Posted on 20 Jun 2012 by Neilson
U.S. business networking site LinkedIn says a $5 million class-action lawsuit that alleges it failed to protect its members' data is without merit.
The suit comes after a recent security breach in which thousands of passwords stolen by hackers ended up on a site accessible to the public.
Katie Szpyrka, a registered LinkedIn account holder since 2010, filed suit last week in the U.S. District Court in the Northern District of California, claiming LinkedIn violated its own privacy policies and user agreements by not following industry security standards.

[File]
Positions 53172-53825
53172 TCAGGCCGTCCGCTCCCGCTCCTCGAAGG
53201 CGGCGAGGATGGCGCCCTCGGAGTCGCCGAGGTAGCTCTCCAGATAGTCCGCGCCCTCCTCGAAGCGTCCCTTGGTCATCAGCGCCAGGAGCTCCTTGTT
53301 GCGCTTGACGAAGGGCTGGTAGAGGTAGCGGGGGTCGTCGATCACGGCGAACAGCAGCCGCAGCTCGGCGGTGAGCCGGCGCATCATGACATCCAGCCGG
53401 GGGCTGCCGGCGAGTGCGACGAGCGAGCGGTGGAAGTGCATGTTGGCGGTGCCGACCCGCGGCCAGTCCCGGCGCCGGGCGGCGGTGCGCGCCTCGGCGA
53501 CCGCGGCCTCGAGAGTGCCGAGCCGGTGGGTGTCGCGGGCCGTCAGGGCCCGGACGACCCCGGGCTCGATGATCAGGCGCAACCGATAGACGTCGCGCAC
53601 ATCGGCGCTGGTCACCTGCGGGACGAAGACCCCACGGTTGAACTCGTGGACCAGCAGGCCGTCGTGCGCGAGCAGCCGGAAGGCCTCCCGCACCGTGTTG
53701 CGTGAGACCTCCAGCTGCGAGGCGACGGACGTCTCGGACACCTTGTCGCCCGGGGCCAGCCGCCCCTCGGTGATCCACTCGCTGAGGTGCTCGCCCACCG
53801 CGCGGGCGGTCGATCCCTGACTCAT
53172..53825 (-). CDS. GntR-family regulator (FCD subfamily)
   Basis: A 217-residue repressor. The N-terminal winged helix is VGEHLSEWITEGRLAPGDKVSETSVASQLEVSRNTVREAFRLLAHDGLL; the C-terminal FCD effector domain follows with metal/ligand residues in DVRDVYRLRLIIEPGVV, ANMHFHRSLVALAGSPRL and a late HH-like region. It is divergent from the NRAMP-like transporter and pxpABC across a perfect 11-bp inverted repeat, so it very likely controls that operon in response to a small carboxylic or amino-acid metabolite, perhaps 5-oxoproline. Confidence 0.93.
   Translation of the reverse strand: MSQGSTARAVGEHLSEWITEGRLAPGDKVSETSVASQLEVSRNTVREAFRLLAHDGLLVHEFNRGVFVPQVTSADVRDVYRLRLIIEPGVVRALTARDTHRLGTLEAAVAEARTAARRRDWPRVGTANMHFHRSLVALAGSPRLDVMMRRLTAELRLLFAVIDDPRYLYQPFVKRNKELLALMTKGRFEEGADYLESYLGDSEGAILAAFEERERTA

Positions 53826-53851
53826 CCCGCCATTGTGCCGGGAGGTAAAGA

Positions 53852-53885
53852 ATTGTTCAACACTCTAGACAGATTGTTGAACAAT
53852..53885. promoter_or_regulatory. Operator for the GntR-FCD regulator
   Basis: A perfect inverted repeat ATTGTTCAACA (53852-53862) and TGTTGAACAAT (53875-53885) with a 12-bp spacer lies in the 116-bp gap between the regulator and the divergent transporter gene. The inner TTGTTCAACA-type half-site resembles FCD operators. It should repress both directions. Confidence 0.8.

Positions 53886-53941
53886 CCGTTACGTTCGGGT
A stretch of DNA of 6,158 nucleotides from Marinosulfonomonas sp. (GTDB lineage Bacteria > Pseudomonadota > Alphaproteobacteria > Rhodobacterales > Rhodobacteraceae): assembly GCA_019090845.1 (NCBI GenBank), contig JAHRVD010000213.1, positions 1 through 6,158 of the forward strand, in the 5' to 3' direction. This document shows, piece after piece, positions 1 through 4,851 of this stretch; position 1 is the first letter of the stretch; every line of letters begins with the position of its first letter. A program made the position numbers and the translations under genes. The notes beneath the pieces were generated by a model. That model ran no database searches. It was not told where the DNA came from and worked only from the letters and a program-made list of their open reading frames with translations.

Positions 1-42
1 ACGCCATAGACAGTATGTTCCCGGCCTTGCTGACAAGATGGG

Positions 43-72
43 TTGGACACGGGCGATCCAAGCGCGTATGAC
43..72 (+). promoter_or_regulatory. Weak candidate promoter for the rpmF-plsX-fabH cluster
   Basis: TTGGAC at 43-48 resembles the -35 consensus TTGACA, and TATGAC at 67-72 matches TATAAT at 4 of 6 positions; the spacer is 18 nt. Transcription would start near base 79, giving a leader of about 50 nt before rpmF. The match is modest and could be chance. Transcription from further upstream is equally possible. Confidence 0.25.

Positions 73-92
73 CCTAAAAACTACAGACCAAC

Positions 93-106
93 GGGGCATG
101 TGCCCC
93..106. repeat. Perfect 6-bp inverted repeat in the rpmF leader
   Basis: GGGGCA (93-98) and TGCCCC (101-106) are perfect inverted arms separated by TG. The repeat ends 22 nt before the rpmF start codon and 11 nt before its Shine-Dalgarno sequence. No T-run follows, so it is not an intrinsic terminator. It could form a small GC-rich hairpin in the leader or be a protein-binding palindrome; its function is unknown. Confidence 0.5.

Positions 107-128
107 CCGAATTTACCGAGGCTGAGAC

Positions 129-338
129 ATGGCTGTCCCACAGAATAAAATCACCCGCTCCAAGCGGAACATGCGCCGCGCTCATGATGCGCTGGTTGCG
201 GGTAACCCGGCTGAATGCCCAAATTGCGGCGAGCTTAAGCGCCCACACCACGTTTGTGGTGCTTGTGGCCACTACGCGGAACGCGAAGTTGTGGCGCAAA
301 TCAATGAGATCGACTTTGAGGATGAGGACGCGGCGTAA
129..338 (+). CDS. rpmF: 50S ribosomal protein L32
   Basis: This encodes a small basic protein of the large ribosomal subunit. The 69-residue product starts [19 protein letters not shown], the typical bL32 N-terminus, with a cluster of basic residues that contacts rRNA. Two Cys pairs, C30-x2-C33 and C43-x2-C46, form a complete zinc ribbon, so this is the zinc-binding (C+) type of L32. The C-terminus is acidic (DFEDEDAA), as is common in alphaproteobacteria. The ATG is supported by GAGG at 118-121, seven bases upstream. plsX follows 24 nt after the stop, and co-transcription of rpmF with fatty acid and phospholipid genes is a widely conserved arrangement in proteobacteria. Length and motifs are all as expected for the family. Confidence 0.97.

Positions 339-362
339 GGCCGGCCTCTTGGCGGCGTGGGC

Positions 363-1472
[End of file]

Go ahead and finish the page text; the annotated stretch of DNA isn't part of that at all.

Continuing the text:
Salting is an encryption technique that provides an added layer of security to data.
LinkedIn has admitted not salting the passwords before storing them but said it is using the technique now.
However, the allegations in Szpyrka's suit are "without merit," LinkedIn spokeswoman Erin O'Harra said.
"No member account has been breached as a result of the incident, and we have no reason to believe that any LinkedIn member has been injured," O'Harra wrote in an e-mail to CNET.com.
"Therefore, it appears that these threats are driven by lawyers looking to take advantage of the situation."